In 1977, horror novelist Stephen King published his first novel, Rage, under the pseudonym Richard Bachman, about a high school student named Charlie Decker who shoots and kills his algebra teacher.
On 2 February 1996, 14-year-old student Barry Dale Loukaitis shot and killed his algebra teacher and two other students at Frontier middle school in Moses Lake, Washington. After Loukaitis committed the murders, he waved his gun in the air and declared, "This sure beats algebra, doesn't it?" The quote is from Rage.
The following year, 14-year-old Michael Carneal took a semi-automatic handgun to Heath high school in West Paducah, Kentucky, and killed three students and injured five. A copy of Rage was found in his locker.
That was the final straw for King, who then asked his publishers to cease publication of the novel.
Fast-forward to January 2013. In response to the Newtown, Connecticut, shootings, and the hugely powerful US National Rifle Association's refusal to discuss a ban on assault weapons, King published a 25-page essay called Guns, in which he explains why sensible gun control is crucial in the US.
King owns three handguns, but he questions why gun advocates need deadly weapons like the Bushmaster or the AR-15:
I have nothing against gun owners, sport shooters, or hunters, but semi-automatic weapons have only two purposes. One is so that owners can take them to the shooting range once in awhile, yell yeehaw and get all horny at the rapid fire and the burning vapour spurting from the end of the barrel. Their other use – their only other use – is to kill people.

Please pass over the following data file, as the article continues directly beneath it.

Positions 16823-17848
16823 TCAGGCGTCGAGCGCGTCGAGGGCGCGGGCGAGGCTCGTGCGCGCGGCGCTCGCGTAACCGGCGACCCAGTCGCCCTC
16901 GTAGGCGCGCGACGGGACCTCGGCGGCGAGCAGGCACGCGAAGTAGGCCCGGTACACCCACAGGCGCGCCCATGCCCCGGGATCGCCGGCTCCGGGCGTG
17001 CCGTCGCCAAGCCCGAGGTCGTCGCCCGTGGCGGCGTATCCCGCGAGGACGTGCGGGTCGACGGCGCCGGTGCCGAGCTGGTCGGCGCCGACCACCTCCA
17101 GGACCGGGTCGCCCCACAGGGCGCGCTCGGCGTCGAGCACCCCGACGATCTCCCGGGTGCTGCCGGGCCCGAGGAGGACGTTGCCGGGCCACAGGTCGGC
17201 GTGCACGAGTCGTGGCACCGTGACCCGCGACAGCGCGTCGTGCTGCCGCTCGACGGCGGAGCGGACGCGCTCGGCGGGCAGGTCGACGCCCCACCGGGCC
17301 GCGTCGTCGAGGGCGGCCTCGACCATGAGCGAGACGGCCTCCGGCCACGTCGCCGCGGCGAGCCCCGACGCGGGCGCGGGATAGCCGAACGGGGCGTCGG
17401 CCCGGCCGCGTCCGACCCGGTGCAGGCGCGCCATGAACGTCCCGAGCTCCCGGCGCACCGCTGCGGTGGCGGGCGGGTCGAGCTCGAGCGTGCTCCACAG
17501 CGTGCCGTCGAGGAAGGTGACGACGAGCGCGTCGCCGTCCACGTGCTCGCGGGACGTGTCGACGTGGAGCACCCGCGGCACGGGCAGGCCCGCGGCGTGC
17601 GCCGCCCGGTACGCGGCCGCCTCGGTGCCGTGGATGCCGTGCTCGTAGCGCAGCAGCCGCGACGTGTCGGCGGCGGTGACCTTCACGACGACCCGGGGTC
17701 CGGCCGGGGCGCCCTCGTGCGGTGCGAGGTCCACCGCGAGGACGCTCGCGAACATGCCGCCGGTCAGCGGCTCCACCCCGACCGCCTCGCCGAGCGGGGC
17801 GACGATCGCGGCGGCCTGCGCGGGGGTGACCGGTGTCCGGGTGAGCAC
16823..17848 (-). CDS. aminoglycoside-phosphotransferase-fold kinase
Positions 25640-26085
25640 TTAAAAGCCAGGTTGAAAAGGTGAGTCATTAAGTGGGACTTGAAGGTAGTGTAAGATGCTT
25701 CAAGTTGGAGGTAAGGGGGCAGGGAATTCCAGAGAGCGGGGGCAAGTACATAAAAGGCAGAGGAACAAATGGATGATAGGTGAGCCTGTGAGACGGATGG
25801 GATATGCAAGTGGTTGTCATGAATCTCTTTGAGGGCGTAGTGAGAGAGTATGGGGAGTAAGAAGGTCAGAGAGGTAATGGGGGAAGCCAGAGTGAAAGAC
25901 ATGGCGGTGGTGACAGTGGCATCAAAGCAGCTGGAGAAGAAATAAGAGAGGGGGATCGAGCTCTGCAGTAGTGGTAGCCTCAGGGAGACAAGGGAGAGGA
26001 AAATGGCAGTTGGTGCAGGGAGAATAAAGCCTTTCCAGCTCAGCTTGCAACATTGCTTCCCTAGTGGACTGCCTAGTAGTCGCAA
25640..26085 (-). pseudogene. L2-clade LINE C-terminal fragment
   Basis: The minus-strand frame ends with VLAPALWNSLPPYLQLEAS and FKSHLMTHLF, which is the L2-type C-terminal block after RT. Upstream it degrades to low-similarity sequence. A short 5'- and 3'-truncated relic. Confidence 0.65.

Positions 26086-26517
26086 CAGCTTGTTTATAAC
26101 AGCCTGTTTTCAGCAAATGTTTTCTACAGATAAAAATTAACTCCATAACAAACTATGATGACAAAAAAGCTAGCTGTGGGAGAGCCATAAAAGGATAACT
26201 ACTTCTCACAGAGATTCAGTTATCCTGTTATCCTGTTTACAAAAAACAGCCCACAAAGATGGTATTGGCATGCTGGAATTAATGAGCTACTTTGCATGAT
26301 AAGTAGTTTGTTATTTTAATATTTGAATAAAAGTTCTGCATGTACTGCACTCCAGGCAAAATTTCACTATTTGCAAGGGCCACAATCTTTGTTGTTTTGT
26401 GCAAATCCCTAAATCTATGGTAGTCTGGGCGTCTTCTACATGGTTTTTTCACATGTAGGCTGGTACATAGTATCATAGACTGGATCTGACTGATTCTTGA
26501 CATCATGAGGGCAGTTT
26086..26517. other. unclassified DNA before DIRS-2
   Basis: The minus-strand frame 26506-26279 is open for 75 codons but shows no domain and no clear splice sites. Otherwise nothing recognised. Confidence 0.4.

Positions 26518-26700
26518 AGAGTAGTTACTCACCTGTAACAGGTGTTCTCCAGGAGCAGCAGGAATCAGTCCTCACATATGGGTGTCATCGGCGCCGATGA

In the wake of the Sandy Hook shootings, gun advocates have to ask themselves if their zeal to protect even the outer limits of gun ownership has anything to do with preserving the Second Amendment as a whole, or if it's just a stubborn desire to hold on to what they have, and to hell with the collateral damage.
He goes on to cite the Port Arthur massacre in Tasmania in 1996, where shooter Martin Bryant killed 35 and wounded 23:
Afterwards, the Australian government either banned or restricted automatic weapons and authorised a huge buyback that eventually netted 600,000 weapons. Since then, homicides by firearm have declined almost 60% in Australia. The guns-for-everyone advocates hate that statistic, and dispute it, but as Bill Clinton likes to say, it's not opinion; it's arithmetic, honey.
King says he pulled Rage from the shelves because it was the right thing to do, and he appeals to gun advocates to do the same with assault weapons:
I didn't pull Rage from publication because the law demanded it; I was protected under the First Amendment, and the law couldn't demand it. I pulled it because in my judgment it might be hurting people, and that made it the responsible thing to do. Assault weapons will remain readily available to crazy people until the powerful pro-gun forces in this country decide to do a similar turnaround.
Learn more: Get briefed on why common-sense gun control can't wait.
Sources: New York Times, Atlantic, Avaaz, Guardian, Democracy Now, Miami Herald